Roman Numeral Worksheets
Roman Numerals, as the name indicates, was a number system developed in Ancient Rome. This was first used between 900 and 800 B.C. The numeracy system consists of seven different symbols (I, V, X, L, C, D, and M), which are familiar to most English speakers’ common letters. I which represented a finger, is a single (one) unit. V represents five and X indicates ten. The larger values are often only used in common times to indicate calendar years, but they are good to have full use of. L is equal to fifty, C to one-hundred, D to five-hundred, and M to one thousand. One of the biggest difficulties with this numeracy system is that no symbol exists to signify zero. This is also only to be used with whole numbers. Decimals and fractions are not consistent with this system which over the course of history made it difficult to apply to trading systems of any kind. In modern times, Roman numerals are still used mostly for marketing purposes because they add a level of sophistication to whatever they are associated. These worksheets will help you master the fundamentals of this numeracy system.
- Understanding Roman Numerals Lesson- You will learn not only how to restate values, but how to find the difference between them.
- Guided Lesson - You will convert between the two numbering systems and perform operations between them.
- Guided Lesson Explanation - This sheet gives you a step-by-step solution for the previous lesson.
- Mixed Review Worksheet - You will perform addition and subtraction operations and explain word problems.
- Statements Worksheet - You will be given a Roman math statement and asked to determine a modern day value.
- Answer Keys - These are for all the unlocked materials above.
We go in all different directions with this skill to give you a variety of aspects to process with this skill.
- Homework 1 - You will convert values between both systems.
- Homework 2 - Complete the chart below by telling what number the Roman Numeral represents.
- Homework 3 - We process operations in the ancient form of numbering.
- Homework 4 - This is more of a free hand format to work with.
- Homework 5 - A direction is provided for you to work through.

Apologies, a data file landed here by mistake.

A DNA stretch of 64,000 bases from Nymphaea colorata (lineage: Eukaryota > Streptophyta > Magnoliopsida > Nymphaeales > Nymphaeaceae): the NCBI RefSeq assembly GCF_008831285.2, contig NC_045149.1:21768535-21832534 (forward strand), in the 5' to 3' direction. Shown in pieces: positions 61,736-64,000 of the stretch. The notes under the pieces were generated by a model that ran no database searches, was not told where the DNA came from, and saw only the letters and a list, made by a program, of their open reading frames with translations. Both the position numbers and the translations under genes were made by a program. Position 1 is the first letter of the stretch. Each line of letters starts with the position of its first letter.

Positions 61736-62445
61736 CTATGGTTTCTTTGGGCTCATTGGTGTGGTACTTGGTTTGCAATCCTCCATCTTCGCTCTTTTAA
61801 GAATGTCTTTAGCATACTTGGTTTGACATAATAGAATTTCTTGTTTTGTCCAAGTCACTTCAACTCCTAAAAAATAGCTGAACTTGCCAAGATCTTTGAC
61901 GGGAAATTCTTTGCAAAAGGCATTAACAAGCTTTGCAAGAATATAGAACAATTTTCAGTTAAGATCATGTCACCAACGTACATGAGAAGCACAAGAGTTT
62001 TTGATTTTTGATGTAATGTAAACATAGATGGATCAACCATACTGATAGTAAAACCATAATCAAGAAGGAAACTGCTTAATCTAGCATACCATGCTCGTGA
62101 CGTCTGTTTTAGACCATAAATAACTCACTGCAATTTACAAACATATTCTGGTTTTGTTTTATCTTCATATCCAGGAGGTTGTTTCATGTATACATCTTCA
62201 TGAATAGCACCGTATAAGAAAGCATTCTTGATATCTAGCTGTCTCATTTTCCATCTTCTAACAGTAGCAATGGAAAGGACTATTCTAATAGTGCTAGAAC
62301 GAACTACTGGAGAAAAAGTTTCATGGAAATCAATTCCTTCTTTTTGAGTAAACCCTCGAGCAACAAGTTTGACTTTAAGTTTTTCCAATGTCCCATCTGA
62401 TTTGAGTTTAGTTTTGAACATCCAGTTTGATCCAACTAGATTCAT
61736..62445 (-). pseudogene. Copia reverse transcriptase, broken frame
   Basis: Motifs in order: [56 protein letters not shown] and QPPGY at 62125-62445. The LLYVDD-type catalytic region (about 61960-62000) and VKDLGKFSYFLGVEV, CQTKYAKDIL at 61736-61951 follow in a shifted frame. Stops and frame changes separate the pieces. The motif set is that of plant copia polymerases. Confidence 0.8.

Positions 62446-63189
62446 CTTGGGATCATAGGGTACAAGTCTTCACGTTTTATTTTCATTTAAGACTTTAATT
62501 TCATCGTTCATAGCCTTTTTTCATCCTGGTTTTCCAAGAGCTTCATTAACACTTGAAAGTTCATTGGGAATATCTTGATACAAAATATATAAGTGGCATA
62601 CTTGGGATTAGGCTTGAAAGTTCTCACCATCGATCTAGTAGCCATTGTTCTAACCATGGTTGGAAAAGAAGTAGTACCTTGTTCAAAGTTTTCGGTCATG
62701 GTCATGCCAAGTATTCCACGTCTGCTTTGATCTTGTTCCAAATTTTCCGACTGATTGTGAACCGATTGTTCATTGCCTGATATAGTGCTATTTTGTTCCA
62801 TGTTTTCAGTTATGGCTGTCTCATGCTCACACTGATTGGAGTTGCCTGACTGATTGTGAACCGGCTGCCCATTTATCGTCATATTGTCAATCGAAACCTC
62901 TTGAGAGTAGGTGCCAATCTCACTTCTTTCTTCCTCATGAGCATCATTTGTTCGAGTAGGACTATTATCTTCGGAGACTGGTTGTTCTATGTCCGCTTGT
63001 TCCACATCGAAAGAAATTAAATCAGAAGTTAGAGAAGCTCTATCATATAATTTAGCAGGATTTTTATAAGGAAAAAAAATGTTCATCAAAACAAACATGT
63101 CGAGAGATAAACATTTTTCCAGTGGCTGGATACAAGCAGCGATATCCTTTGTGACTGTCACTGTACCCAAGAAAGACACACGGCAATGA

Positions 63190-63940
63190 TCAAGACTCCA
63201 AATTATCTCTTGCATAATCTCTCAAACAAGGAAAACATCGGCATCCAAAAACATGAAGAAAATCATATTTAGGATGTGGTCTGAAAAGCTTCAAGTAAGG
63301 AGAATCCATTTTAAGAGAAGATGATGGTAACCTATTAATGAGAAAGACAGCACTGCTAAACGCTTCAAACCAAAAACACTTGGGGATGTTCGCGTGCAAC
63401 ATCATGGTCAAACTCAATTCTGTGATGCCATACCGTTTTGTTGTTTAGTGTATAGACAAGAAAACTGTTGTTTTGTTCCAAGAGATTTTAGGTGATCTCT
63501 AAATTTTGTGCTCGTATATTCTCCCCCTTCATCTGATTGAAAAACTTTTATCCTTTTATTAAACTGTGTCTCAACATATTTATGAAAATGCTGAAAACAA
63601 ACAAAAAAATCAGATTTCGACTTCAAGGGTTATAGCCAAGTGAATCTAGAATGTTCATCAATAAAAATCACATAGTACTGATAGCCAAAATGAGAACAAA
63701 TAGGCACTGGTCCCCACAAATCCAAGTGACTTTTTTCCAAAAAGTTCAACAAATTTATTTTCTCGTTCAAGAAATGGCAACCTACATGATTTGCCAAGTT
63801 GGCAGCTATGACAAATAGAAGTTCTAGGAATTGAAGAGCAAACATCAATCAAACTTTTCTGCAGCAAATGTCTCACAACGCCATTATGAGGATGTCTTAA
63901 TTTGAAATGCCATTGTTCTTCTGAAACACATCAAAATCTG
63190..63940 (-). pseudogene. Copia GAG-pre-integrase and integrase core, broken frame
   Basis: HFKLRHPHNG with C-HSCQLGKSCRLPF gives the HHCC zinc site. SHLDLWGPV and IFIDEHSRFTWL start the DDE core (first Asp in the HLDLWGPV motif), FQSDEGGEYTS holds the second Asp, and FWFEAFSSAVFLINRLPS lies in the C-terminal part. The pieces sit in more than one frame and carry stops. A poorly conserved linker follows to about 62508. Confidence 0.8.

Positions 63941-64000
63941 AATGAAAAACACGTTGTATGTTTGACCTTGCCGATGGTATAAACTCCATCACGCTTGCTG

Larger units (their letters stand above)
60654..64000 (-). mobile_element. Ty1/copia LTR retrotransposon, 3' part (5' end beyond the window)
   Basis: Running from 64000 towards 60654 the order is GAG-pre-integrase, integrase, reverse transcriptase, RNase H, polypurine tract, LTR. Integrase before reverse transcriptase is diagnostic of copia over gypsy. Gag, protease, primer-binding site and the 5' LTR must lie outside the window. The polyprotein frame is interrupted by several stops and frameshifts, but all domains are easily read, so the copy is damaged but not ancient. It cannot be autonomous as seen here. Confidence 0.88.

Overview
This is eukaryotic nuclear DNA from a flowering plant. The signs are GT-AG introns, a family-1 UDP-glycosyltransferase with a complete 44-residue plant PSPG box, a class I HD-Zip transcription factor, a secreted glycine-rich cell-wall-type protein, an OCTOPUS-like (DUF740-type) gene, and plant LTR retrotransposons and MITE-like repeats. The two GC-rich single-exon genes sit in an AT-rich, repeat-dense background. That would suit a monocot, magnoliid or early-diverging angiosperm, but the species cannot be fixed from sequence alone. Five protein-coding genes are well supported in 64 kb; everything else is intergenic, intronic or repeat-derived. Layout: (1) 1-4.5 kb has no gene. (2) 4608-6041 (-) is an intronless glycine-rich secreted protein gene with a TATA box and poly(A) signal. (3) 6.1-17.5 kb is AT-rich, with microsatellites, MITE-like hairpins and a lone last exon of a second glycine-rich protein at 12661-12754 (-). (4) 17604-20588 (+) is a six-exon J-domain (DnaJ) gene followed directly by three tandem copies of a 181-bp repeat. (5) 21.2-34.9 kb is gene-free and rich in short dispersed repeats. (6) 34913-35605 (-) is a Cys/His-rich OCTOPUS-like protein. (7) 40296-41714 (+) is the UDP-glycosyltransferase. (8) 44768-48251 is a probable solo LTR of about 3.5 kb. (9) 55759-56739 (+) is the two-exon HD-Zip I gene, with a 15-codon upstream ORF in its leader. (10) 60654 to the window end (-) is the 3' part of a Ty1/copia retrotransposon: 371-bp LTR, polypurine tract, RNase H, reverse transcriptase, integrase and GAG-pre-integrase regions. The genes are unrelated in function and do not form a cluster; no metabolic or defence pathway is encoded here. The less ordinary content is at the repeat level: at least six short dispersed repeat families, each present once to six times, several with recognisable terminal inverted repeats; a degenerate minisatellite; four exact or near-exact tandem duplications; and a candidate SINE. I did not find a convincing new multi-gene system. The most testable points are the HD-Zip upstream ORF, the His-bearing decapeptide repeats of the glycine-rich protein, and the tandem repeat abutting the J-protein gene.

These practice pages get more complicated as you progress through them.
- Practice 1 - This the pillar or foundation of this skill set.
- Practice 2 - You are given decimal forms of integers to work with.
- Practice 3 - There are some interesting word problems here. Example: Justus has XII blank scrolls and XIII scrolls that contain writing. How many scrolls does Justus have in all?
- Practice 4 - You will need to remember your order of operations for these problems.
Math Skill Quizzes
The early quizzes get you a bit more. As you move through them, they get a bit more abstract.
- Quiz 1 - We work with values that are greater than five hundred on some of these problems. A key is provided for you.
- Quiz 2 - Work off of the example that is given to you.
- Quiz 3 - A good variety of problems for you. Example: Fred has XXX toy cars. Frank has XV toy cars. How many more cars does Fred have than Frank?
- Quiz 4 - These are slightly complex operations that ask you to provide your answer in Roman Numeral form.
How Do You Use Roman Numerals?
This is a number system that was invented by the Ancient Roman civilization. They realized the importance of being able to quantify things. They related quantities to letters of the Latin alphabet. Any type of transaction or trading situation that they found themselves in would use this numbering system.
When we want to use Roman numerals, it all works off of the base numbers of 1, 5, 10, 100, 500, and 1,000. They are respectively transitioned to the Latin letters I, V, X, L, C, D, and M. Just as we learn to count in our base ten system, we then need to learn to count to 10. 1 - I, 2- II, 3 – III, 4 – IV, 5 – V, 6 – VI, 7 – VII, 8 – VIII, 9 – IX, 10 – X.
As you can see, it just gets tricky when you are dealing, with values that end in 4 or 9. This is because if a lower digit is positioned to the left of a higher digit, that indicates subtraction. Conversely, if the lower value digit is positioned to the higher value, it is added.
Today, you will still find this numbering system used to bring a sense of sophistication to a numbering scenario. Have you ever noticed these values to symbolize Super Bowls? They are often found in movie titles and credits. You will find classy clocks and time pieces to use this numbering system. They are often used to indicate generations within a family such John Smith IV.